Chris Knipp Writing: Movies, Politics, Art

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PostPosted: Mon Jun 11, 2007 6:53 pm 
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A rough view of a rough scene

See Naples and die is a traditional tribute to this great city. Its original meaning is, when you’ve seen Naples, your life is complete. Enrico Caria has rung an ironic change on the words: he is pointing to the fact that Naples has an exceptionally high homicide rate: go to Naples, if you’re in the wrong part of it, and your life won’t be worth much. There are two Naples: the Naples of history and beauty, of art and fine cuisine and fine living and elegance; and the Naples of crime, drugs, and early death. The good Naples is in view of the sea; the bad one, in the benighted new districts to the north where the only view of the sea is from the police helicopters circling overhead.

Caria’s documentary, which he states was inspired by a viewing of Michael Moore’s Bowling for Columbine, updates the story of the Mafia in Naples with a focus on how the camorristi, as Italians call the gangster tribe, have taken over large newer peripheral working class districts of the city built up after the destruction of the 1980 earthquake, the year of a big Mafia risorgimento, notably occupying the neighborhood known as Scampia (also Secondigliano and Melito), literally occupying large apartment complexes, driving out the original inhabitants. Caria gives a lot of time to a young writer working underground, Roberto Saviano, author of a case-book, Gomorra - Viaggio nell'impero economico e nel sogno di dominio della camorra, (Gomorah: a Voyage into the Economic Empire and Dream of Domination of the Mafia), who in particular chronicles these developments, speaking of the districts involved and the leading crime families today. Today’s Neapolitan Mafiosi, Saviano says, are no longer peasants from Sicily but middle-class descendants of prosperous locals, and the explosion of the drug trade has greatly increased the economic significance of local activity; hence Scampia is full of drugs and full of addicts. Moreover the lifestyle is dominant and hypnotic: young men would rather deal drugs than earn the same amount of money as teachers.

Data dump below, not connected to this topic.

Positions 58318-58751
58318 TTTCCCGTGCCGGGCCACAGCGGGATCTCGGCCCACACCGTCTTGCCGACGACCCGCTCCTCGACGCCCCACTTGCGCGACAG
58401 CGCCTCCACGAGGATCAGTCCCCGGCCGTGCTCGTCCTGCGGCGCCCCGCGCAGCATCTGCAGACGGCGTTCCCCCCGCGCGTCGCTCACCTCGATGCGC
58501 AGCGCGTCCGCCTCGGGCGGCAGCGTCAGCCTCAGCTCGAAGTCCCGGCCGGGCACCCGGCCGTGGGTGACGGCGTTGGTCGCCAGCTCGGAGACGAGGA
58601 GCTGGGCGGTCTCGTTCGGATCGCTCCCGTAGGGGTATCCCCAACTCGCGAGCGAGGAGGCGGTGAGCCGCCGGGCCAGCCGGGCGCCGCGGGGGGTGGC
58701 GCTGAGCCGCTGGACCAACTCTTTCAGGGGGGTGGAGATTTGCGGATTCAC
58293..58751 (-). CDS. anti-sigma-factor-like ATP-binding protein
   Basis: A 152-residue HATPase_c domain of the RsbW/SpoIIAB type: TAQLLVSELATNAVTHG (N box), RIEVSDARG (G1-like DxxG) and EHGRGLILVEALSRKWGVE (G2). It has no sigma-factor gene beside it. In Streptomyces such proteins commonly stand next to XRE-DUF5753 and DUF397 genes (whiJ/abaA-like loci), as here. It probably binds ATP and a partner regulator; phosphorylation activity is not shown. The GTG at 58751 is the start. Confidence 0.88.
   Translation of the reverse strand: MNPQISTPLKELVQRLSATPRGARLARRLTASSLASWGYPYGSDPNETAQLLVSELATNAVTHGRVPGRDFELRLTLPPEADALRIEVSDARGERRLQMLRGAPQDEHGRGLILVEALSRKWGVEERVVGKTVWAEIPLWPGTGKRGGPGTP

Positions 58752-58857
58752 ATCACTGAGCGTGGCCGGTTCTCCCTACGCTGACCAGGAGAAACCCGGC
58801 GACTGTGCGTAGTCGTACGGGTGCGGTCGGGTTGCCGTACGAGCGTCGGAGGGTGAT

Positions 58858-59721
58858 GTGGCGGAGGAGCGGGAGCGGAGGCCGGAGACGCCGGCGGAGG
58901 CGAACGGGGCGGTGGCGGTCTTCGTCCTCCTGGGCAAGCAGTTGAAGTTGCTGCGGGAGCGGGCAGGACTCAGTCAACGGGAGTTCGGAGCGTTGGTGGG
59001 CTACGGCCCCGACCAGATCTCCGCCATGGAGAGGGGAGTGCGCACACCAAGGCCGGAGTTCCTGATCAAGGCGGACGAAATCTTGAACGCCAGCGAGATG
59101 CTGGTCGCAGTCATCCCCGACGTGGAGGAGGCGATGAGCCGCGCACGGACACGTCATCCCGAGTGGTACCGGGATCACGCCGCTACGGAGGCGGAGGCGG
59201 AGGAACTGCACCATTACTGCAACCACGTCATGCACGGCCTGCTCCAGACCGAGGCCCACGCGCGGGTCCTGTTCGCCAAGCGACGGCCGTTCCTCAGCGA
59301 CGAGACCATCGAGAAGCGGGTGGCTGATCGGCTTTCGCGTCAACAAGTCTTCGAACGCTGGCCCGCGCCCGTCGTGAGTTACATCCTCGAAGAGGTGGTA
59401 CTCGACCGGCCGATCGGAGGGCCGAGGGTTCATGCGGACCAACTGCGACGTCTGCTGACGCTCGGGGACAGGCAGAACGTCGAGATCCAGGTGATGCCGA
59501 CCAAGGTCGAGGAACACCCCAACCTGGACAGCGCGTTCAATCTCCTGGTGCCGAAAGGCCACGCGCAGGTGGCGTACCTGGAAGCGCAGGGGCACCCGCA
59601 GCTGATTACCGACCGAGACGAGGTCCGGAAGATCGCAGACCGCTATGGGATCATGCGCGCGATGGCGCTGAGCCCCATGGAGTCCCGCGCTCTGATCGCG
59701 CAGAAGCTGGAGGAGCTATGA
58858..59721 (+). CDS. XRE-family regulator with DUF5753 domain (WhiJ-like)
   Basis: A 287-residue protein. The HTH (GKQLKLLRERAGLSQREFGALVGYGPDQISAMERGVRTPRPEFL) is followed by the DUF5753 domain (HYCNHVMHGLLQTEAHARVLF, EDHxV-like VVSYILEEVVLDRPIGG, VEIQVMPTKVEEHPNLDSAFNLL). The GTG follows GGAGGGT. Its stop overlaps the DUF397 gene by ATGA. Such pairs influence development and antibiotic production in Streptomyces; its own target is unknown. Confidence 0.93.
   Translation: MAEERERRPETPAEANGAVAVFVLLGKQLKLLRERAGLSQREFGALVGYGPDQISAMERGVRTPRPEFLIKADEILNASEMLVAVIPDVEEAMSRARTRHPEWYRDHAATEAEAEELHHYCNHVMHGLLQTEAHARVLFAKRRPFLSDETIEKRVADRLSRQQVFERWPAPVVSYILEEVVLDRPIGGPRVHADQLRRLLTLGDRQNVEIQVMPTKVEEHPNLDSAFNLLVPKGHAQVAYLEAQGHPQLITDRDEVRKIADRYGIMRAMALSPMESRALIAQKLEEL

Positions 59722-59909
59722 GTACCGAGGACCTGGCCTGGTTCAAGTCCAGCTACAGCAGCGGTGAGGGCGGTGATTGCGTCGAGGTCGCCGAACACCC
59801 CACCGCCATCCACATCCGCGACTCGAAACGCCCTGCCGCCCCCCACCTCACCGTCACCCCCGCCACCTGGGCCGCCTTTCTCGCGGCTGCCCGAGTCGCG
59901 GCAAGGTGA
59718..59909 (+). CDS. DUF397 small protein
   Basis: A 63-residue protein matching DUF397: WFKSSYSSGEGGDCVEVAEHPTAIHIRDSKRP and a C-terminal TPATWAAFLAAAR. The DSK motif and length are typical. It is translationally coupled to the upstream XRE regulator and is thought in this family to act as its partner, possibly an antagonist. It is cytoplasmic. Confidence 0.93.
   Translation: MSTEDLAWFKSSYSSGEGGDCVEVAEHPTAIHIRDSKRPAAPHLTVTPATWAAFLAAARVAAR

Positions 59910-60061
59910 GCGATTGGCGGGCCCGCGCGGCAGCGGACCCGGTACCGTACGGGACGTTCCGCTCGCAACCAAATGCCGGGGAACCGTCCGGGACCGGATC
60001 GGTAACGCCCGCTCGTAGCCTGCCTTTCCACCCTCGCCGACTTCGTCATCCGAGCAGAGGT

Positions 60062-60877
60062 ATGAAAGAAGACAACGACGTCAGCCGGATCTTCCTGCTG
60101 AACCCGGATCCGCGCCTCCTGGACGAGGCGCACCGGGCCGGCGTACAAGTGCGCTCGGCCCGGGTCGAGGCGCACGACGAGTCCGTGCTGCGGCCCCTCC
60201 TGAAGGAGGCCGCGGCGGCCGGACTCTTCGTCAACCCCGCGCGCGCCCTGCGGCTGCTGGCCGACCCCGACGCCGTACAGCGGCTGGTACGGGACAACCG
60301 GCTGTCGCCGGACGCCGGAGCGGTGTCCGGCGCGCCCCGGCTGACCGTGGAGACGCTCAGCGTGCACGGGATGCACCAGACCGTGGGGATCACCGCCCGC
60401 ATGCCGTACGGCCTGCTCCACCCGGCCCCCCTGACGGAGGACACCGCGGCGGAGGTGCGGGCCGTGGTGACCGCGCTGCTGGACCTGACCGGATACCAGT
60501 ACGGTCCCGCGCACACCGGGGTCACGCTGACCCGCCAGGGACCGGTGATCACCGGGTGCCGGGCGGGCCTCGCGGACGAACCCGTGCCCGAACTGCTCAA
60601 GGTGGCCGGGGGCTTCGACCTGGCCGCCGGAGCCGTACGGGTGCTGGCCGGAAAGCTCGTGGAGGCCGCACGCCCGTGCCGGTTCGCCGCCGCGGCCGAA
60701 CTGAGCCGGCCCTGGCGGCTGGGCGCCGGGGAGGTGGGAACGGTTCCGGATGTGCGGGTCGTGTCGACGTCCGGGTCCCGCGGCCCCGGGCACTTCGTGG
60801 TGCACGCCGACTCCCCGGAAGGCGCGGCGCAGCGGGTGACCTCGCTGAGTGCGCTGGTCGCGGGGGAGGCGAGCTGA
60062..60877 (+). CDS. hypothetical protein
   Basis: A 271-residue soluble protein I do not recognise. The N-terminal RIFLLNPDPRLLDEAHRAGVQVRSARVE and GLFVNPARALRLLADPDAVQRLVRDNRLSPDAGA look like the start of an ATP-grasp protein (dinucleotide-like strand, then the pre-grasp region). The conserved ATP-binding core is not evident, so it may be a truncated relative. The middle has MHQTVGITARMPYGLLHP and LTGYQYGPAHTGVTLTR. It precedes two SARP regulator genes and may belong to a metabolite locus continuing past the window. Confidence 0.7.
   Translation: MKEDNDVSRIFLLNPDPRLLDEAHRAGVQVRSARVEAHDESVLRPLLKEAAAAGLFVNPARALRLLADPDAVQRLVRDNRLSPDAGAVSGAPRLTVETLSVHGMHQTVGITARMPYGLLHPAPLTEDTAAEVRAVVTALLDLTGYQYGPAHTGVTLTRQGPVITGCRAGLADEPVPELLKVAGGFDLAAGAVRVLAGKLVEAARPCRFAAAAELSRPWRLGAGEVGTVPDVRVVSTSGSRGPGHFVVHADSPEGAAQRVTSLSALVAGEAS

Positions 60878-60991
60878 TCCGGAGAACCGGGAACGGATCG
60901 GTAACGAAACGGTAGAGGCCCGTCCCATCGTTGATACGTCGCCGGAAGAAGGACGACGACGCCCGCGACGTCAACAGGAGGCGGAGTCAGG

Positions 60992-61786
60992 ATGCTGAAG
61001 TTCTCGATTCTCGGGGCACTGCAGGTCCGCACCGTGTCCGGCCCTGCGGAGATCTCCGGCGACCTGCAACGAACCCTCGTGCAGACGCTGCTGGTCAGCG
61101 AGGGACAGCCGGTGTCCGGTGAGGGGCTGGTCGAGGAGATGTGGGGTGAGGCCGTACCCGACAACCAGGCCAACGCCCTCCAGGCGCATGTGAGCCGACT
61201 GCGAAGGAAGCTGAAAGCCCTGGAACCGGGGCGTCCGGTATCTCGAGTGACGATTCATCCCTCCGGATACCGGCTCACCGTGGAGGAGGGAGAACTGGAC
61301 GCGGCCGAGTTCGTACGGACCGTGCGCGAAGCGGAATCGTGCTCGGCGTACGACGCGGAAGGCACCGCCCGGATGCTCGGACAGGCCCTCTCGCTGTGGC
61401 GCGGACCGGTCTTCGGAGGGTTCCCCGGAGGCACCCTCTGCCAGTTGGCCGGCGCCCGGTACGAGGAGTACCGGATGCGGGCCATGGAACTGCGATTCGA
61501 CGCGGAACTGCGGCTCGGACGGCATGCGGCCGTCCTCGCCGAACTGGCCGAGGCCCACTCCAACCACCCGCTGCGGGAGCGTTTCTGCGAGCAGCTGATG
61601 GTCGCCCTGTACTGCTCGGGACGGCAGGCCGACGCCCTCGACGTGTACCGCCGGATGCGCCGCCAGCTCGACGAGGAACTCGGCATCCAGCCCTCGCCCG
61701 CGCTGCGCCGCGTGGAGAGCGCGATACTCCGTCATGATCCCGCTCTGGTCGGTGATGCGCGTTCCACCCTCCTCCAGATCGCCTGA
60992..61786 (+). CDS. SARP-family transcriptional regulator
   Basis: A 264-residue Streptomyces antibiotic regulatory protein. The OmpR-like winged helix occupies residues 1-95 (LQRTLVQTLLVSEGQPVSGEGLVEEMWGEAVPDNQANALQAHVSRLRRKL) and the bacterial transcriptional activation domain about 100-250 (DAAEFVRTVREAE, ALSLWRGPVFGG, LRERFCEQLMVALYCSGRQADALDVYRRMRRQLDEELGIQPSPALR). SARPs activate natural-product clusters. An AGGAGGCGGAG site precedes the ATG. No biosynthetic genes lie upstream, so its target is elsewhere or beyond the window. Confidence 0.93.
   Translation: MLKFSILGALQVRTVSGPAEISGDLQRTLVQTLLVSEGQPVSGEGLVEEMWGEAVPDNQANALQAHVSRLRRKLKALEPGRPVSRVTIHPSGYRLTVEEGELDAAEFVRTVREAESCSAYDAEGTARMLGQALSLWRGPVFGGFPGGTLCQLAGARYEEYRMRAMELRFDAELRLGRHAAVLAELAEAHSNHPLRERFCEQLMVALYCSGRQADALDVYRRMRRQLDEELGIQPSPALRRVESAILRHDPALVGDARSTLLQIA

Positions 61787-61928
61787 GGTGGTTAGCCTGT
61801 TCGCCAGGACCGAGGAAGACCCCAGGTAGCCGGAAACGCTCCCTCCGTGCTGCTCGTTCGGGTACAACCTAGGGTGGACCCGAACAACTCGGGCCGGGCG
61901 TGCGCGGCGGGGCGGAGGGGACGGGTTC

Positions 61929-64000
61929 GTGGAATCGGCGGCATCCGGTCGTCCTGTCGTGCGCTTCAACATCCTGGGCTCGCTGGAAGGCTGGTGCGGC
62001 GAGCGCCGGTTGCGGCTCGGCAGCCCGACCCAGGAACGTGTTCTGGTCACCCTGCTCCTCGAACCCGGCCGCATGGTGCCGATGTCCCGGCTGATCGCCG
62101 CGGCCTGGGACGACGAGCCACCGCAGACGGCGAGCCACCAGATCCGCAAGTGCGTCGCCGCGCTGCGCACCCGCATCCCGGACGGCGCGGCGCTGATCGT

There are many other voices heard in the film. They include the writer Valeria Parrella, Don Vittorio Siciliani, the founder of a Mafia research group (Osservatorio sulla camorra) Amato Lamberti, and various Naples residents. Some interviewees feel the situation is hopeless because of the lack of other viable labor opportunities in Naples. You can be a gangster, or you can be out of work. You can also be a musician or artist, and a rap group out of Scampia, A’67, is followed and interviewed.

This is a kind of “Me” journalism, because Caria tells the story along with his own tale of disenchantment, departure for Rome fleeing the earthquake and the Mafia, renewed hope and return and recent renewed disenchantment with his native city. He rambles with the people he finds and the approaches they force him to take. The film is based in part on Caria’s autobiographical the book chronicloing his Eighties escape to Rome and later return L'uomo che cambiava idea (The Man Who Changed His Mind). Children’s drawings and Caria's own animations are used in the humorous, ironic, satiric film chronicle.

The documentary is available in Italy on DVD. The version shown at Lincoln Center had an English narration by Caria designed to appeal to the American market. The package was not appealing. The film was shown in a crude video version and Caria’s own voiceover features English so sketchy that mispronunciations of vowels and other letters made it hard to follow at times: “tasty apples” became “testy” plus a pronunciation of “apples” to rhyme with “Naples” and the word “mayor” was pronounced “major.” The sloppy subtitles lagged behind the onscreen dialogue, omitted valuable details, and included misspellings. Despite these flaws of the version for English-speakers, the general content of the film might contain some updates for people with a specific interest in Naples’ Mafia, and it is intended to shock and galvanize Italians. But in fact, as Italian viewers have commented (it was shown in theaters in Italy in January 2007), it stops short of a strong message or a full perspective; and for all these reasons it seems unlikely—perhaps outside of Albania, where George W. Bush seems to be so popular today—to succeed as an export.

©Chris Knipp. Blog:

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